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It’s Vlaining Outside
I just looked out my window and saw it was vlaining. Now, you’re probably thinking, “Stad, it’s pronounced raining.” I know. I was just thinking about our daughters when we first brought them home from Russia.
Although they learned English fairly quickly, there were some words they had trouble pronouncing. “Rain” was “vlain” for a while (there must have been a lot of Vladimirs working at the orphanage). Another word was “punkuter” for “computer.” Middle daughter used to say something was “cruge” (huge). Later, she started using the more common “ginormous”—and still does.
I remember when I was growing up, I had trouble with the number “three.” I always said “free” instead. It drove my mother crazy because I could pronounce “throw” correctly. To this day, I still intentionally mispronounce the word “champagne” like The Continental on SNL—”cham-pag-ne”—as a mnemonic whenever I have to write it (as I did just now).
What words did your kids have trouble with? And do you have any clever mnemonics you use to help with spelling troublesome words?
And it’s still vlaining . . .Published in General
Ever heard a supposedly professional mechanic refer to (at least in the past, may not be a thing any more) the PVC valve on an engine?
PVC is Poly-Vinyl Chloride, a plastic.
Positive Crankcase Ventilation valve is PCV.
For my younger brothers and sister it was “pasketti.”
Oh, and “hangubber,” “hangubber bun,” “hangubber helper”…
There’s an old SNL bit about that…
I feel a little dim now.
My mom made frosting for a cake one time, and either substituted evaporated milk for condensed milk or the opposite. The frosting tasted great, but it set hard. It came out crunchy. I liked it.
That might be good, if one is expecting it, sort of like sea salt caramel.
He only needs to know how to say “Hoo Rah” really loud.
I think salt improves the taste of caramel when mixed in, in small amounts, not so much when sprinkled on top.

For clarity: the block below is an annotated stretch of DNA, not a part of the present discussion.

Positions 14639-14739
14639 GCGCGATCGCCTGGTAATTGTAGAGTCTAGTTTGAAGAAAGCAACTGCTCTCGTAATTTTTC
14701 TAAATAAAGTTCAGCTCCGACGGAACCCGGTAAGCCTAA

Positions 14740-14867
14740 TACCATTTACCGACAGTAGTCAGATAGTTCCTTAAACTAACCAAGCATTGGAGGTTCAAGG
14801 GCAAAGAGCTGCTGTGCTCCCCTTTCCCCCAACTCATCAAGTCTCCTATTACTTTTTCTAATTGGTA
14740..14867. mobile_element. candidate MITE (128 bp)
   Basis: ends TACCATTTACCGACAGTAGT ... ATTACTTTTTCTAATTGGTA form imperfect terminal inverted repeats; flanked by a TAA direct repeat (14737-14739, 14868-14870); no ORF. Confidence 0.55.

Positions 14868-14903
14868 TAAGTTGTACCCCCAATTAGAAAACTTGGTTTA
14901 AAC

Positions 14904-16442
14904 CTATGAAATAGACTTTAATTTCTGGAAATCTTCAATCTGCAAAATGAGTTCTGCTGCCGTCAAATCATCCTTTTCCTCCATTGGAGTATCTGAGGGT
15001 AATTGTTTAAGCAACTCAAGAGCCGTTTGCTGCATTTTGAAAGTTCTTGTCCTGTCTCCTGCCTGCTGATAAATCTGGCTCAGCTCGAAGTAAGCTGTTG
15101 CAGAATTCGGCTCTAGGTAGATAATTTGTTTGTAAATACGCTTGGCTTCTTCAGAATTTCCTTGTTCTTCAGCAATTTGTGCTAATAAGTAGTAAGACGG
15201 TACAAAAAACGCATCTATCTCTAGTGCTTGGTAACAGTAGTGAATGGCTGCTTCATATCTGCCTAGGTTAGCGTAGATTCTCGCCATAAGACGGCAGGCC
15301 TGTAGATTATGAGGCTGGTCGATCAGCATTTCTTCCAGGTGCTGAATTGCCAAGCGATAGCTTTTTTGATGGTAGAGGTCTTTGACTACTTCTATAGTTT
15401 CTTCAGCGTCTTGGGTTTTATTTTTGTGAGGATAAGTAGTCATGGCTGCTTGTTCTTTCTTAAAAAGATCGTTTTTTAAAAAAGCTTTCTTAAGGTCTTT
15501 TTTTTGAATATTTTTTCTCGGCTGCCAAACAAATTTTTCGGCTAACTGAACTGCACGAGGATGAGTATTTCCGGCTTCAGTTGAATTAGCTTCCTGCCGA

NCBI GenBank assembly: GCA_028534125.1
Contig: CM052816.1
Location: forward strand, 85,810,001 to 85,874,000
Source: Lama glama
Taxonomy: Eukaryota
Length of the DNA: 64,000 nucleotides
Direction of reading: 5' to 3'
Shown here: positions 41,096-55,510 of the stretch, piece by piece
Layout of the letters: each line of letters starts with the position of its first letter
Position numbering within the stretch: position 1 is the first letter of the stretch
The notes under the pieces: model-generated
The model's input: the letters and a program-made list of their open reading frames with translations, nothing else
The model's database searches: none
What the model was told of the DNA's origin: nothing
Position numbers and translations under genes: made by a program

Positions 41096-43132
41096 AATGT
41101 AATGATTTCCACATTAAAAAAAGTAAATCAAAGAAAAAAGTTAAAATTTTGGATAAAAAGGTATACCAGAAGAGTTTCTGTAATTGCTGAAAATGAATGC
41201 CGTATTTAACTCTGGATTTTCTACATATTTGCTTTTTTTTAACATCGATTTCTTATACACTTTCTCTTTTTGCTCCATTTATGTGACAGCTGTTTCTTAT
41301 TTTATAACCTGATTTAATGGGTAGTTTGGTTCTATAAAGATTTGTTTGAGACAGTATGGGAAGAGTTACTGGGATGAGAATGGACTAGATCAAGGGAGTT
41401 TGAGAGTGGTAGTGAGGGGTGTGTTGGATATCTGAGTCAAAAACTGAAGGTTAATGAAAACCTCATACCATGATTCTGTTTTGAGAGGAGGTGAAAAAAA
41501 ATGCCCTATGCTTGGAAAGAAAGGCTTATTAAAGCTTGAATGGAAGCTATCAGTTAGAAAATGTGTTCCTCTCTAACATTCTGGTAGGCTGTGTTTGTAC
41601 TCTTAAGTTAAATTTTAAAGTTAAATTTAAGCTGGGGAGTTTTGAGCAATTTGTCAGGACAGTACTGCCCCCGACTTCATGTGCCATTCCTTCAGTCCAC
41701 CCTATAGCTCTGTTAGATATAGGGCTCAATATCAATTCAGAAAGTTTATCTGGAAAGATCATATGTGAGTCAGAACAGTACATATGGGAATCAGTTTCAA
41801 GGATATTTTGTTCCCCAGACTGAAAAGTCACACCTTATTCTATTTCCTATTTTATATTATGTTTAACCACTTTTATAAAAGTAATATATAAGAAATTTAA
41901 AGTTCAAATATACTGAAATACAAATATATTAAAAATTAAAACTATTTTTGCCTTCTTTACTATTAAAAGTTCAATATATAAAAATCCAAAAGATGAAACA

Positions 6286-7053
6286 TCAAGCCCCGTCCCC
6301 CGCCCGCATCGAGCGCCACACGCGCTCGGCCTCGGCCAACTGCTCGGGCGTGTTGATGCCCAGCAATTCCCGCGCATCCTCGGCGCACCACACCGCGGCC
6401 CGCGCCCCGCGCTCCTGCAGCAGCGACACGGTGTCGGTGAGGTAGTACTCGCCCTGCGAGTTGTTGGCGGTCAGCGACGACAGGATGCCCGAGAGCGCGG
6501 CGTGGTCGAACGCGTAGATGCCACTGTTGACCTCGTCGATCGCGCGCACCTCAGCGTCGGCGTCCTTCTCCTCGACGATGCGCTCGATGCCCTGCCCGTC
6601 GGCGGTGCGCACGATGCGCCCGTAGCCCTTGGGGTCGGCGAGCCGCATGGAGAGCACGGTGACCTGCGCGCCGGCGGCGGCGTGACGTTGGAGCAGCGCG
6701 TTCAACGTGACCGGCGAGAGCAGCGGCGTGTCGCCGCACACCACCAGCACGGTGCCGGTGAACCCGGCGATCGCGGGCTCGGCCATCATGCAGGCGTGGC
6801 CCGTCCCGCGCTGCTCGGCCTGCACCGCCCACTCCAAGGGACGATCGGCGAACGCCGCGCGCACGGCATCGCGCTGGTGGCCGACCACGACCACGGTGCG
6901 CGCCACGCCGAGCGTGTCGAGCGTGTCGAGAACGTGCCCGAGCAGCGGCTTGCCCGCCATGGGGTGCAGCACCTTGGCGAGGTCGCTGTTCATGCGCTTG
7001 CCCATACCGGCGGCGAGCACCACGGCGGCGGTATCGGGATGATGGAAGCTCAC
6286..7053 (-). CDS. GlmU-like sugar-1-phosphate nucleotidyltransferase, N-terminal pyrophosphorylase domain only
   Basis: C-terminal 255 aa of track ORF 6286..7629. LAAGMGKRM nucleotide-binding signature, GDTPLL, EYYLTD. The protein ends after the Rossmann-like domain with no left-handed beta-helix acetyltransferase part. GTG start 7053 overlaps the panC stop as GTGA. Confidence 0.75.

I’ve had stuff with frosting that had a bit of a crunch on the outside, that was good. But it was intentional. I don’t remember what it was called.
Many candy manufacturers do sprinkle it on top these days.
But probably not as much as Mom would sprinkle of sugar on the Snickerdoodles.
It did not enhance the Snickerdoodle Flavor.
Just seeing the title of this post made me think of this scene.
I don’t know why the non-word “vlain” made me think of “to blave,” but it did.
When I was a kid, we’d have cinnamon toast, buttered toast with sugar and cinnamon mixed sprinkled liberally on top. Then we’d put it in a skillet and melt the sugar. Crunchy and delicious. This was before we got a toaster oven. Now it’s my favorite part of a Crème brûlée.
I’ve told this one before.
My second semester calculus professor was Scottish, and this was his first job in the US. We were going over trigonometric derivatives when he asked, “What is the derivative of cot x?” However, he pronounced “cot x” as “Kotex.” Several of the women in the class either blushed or suppressed laughter. After two or three days, he started using the correct pronunciation. I’ve always wondered who had the guts to tell him . . .
Remember “i before e except after c?” Well, you can always say, “It’s weird that the rule doesn’t apply to ‘either’ or ‘neither.’ “
It’s “pisketti” . . .
A fast Yugo . . .
Do what I do. Wait for someone else to ask . . .
One of our TAs was from Malaya, and he went on and on about things “equaling deero” and it took a while (for me) to realize what he was actually saying.
No, “fast Yugo” is not the Speed Lemon, it’s an oxymoron.
My grandson’s dad, when he was small, used to ask for lurgik…meaning yogurt. He did that for maybe a couple of weeks, and then got his tongue around the consonants, but I still think “lurgik” when I see it in the fridge.
And I still call one of his early childhood buddies “Ah-gegs-gander,” and since my newest grandson shares the name, I’m…continuing.
I was kind of hoping my grandson would stick to “GAGO!” his first enthusiastic version of “Granny.” Sadly, he can now say “Granny” very clearly, and is teaching it to his sibling/cousins.
Hey, you get to choose the honorific and if ‘Gago’ is what you want, you should insist on it.
The other grandparents wanted to be called nana and opa. Thanks to my oldest granddaughter, they are nana and boopa.
We are in a period of high grandparent nickname inflation. When I was a kid there was grandma, grandmother, and granny. Grandpa, grandfather, and grandpop. Maybe gramps. Now there must me a hundred nicknames with more every month!
I had a granny and a grandmother and granddad. I passed on granny because all I could think of was Beverly Hillbillies. I go by grandma, which they say as gramma., silent d.
How about big-mama?
I think “speed lemon” is an oxymoron too . . .
My wife and I still say “vlain” . . .